I’ve been writing dark flash fiction since 2011, when I entered a piece in a local contest and won it.

It was a totally unexpected honor, and I might have been addicted to the flash fiction format and light-horror genre combination just for that. But as part of the contest, I had the opportunity to read my piece at a Halloween event sponsored by the writing group.

About 20 people showed up at Historic Hannastown, where we gathered in one of the preserved log cabins from the late 18th century. It was a wonderful setting, and in the fall – with dank air and musty, wet autumn leaves – it was perfect for scary stories.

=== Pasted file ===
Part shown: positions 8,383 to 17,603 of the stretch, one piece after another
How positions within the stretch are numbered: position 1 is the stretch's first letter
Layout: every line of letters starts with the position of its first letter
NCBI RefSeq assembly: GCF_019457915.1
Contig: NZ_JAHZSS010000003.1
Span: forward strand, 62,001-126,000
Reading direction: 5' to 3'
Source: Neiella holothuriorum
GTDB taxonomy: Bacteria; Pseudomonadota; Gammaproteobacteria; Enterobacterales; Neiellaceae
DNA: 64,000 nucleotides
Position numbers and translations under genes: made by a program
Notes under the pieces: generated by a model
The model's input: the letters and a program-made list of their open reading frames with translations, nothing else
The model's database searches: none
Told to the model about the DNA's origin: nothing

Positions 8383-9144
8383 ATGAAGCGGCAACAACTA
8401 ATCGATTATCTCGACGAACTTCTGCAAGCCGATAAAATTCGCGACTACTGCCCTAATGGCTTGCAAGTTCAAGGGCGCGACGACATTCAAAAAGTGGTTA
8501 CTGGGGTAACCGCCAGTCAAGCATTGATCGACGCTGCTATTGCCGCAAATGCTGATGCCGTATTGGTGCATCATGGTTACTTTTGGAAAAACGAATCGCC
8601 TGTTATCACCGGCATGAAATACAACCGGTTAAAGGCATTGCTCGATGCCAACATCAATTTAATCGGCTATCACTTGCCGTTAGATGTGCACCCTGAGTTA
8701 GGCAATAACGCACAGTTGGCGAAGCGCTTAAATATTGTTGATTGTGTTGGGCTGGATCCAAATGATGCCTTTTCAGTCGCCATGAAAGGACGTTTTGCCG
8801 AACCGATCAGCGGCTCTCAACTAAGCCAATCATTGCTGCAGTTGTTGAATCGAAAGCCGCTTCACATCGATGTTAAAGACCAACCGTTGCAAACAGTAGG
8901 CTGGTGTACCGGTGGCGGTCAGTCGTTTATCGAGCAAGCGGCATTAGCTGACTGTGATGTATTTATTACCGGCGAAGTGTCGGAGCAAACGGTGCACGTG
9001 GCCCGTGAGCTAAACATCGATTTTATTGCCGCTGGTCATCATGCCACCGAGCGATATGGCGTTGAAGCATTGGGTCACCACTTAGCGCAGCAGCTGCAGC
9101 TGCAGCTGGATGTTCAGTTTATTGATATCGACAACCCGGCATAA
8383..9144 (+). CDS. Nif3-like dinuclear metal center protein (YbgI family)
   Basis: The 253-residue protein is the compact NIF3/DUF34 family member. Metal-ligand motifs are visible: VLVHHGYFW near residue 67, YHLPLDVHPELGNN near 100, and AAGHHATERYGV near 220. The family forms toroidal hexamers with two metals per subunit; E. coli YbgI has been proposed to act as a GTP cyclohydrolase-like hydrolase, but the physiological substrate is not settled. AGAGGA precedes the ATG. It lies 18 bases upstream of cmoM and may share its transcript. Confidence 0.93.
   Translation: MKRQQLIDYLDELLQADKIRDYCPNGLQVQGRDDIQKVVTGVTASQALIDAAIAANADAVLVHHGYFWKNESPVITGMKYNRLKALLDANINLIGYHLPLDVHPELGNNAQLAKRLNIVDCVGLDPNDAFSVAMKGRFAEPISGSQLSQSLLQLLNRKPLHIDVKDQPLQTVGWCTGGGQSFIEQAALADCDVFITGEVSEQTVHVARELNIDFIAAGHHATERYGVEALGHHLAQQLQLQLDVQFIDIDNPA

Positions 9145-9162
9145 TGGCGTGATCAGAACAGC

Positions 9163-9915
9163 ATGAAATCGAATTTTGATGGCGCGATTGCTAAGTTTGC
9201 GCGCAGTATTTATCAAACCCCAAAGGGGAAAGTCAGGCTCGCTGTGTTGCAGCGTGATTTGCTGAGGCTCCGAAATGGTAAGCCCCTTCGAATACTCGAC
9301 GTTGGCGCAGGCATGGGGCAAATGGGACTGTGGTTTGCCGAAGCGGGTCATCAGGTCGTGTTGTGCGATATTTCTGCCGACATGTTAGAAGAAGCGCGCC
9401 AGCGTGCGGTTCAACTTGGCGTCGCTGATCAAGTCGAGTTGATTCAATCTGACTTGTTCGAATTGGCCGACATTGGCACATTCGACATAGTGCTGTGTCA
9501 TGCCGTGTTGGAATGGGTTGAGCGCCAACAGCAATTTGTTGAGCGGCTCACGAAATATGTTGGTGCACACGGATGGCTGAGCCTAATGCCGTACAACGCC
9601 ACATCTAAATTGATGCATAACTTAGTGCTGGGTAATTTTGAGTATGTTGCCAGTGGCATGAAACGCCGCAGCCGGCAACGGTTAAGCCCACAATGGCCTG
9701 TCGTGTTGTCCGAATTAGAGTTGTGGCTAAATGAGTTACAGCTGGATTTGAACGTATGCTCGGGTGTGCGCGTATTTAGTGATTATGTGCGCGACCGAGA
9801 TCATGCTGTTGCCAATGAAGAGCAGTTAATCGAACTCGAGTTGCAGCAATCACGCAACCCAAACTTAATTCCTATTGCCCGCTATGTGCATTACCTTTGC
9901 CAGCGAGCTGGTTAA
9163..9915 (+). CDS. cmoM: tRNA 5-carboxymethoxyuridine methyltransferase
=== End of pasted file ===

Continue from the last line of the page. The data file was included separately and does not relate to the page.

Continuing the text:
As the piece I was reading reached its climax, a woman in the audience gasped. I’ll never forget that. It’s so powerful when you can reach a person on an emotional level that’s so evocative, their reactions are involuntary. It’s rare, and it’s addicting.

For better or for worse, that reaction as much as anything is what has determined my genre of choice for these last few years. (I have also spent some time doing humor, but I feel that my flash fiction is where much more of my talent lies.)

I just finished a piece for a contest last week. My previous pieces were focused on plot, setting and character arc, as you might expect. I always write with attention to word choice, but I really wanted to “up my game” with this piece, and I ended up doing some pretty serious sentence-level editing.

Here are a few rules I’ve been using to stretch my sentences, and make all my words work a little harder.

1. What is the idea in this sentence? Is the idea a) moving the story forward? b) dwelling on a point that needs to be dwelt upon?